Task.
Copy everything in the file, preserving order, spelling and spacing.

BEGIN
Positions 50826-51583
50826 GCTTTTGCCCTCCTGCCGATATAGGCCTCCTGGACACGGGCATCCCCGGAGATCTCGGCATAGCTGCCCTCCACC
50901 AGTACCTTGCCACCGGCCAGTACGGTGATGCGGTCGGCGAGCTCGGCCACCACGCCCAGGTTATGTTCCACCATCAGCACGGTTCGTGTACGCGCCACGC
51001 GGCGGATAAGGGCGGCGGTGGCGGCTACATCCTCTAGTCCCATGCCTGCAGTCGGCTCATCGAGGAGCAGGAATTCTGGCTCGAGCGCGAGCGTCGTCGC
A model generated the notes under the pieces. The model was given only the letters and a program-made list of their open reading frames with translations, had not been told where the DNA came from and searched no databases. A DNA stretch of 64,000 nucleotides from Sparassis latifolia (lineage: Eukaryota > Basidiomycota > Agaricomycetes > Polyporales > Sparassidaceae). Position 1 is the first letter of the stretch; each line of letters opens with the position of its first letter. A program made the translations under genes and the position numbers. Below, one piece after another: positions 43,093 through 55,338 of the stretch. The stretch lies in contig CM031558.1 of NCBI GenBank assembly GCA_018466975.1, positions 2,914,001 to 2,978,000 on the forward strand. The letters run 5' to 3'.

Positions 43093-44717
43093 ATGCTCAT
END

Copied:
Positions 50826-51583
50826 GCTTTTGCCCTCCTGCCGATATAGGCCTCCTGGACACGGGCATCCCCGGAGATCTCGGCATAGCTGCCCTCCACC
50901 AGTACCTTGCCACCGGCCAGTACGGTGATGCGGTCGGCGAGCTCGGCCACCACGCCCAGGTTATGTTCCACCATCAGCACGGTTCGTGTACGCGCCACGC
51001 GGCGGATAAGGGCGGCGGTGGCGGCTACATCCTCTAGTCCCATGCCTGCAGTCGGCTCATCGAGGAGCAGGAATTCTGGCTCGAGCGCGAGCGTCGTCGC
A model generated the notes under the pieces. The model was given only the letters and a program-made list of their open reading frames with translations, had not been told where the DNA came from and searched no databases. A DNA stretch of 64,000 nucleotides from Sparassis latifolia (lineage: Eukaryota > Basidiomycota > Agaricomycetes > Polyporales > Sparassidaceae). Position 1 is the first letter of the stretch; each line of letters opens with the position of its first letter. A program made the translations under genes and the position numbers. Below, one piece after another: positions 43,093 through 55,338 of the stretch. The stretch lies in contig CM031558.1 of NCBI GenBank assembly GCA_018466975.1, positions 2,914,001 to 2,978,000 on the forward strand. The letters run 5' to 3'.

Positions 43093-44717
43093 ATGCTCAT